I agree with Ed's comments. This is an example of a plunger I took
out of an 80 year old E-unit. The inside of the cylinder the plunger
rode in was nice and shiny and smooth still. Looked like a good
quality stainless steel. The plunger did not fair so
well. Pictures as it came out of the E-unit. Surface is
rough and discolored. Even Stainless steel will corrode in the
right environment. This would not drop well as it needs to.
This is the same plunger after a 10 minute session with scotch
bright. Glass smooth. Added some wax and polish.
It drops like a rock consistently.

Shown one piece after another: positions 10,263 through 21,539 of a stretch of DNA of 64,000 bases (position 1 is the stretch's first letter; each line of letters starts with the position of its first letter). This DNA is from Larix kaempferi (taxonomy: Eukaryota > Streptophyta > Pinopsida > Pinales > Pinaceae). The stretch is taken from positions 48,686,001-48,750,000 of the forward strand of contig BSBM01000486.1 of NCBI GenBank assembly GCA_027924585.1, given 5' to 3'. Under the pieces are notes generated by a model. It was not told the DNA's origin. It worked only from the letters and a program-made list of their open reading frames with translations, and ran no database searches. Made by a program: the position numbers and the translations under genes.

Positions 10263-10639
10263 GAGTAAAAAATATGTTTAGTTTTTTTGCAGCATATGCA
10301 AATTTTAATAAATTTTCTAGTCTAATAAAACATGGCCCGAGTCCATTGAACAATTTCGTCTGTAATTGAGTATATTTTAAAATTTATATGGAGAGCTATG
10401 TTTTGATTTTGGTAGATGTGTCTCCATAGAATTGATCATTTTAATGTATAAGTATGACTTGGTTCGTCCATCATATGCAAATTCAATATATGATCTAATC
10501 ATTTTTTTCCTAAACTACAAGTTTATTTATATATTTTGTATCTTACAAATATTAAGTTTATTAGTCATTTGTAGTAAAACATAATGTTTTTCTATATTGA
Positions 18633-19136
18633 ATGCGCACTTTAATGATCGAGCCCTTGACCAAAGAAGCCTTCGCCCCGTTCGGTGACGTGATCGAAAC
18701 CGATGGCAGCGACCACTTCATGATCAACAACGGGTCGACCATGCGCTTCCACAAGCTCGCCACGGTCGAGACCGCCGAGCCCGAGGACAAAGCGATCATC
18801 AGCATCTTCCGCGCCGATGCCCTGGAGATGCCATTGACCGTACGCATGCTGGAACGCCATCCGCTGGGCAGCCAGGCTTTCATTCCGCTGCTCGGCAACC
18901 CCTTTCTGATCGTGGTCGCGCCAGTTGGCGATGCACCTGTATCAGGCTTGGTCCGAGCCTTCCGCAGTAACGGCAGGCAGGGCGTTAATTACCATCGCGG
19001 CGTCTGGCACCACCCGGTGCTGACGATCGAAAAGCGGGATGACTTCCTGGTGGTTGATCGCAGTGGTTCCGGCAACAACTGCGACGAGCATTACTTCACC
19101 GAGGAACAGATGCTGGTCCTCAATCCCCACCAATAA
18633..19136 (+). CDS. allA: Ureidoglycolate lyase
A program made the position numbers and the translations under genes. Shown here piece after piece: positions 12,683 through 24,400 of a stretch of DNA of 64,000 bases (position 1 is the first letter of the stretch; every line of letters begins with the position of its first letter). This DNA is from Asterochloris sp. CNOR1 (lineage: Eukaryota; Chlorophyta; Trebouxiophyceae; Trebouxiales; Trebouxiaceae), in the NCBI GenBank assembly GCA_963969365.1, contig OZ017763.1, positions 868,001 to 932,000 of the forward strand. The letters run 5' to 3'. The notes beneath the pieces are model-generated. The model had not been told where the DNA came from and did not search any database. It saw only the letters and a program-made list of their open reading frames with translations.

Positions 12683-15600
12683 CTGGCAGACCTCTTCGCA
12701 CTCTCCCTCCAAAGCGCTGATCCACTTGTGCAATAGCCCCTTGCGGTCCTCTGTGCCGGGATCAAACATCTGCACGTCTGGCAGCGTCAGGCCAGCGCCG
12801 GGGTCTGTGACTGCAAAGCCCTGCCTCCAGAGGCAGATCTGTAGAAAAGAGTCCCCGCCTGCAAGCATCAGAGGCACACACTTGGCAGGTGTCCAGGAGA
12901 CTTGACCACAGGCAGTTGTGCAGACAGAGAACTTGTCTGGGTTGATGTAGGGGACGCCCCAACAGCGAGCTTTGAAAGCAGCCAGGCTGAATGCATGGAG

I had one E-unit from an engine made in the 1950s. It was original but only worked in 1 direction. I tried everything to make it work forward and reverse. It never would. On inspecting the barrel in the E-unit it was slightly different than a standard Lionel one. I replaced the barrel and it worked correctly. A few months later I came across a service bulletin that warned of this. Lionel had received a batch of barrels that were not the Lionel parts, but the standard ones the supplier made for other things. The result was some engines had been made with the wrong piece in the E-unit. How many were made, it didn't say but it was caught at the factory before the complete order of incorrect barrels had been used. I was lucky enough to find one of them that made it to the customer. Maybe that is why I got such a good deal on the engine.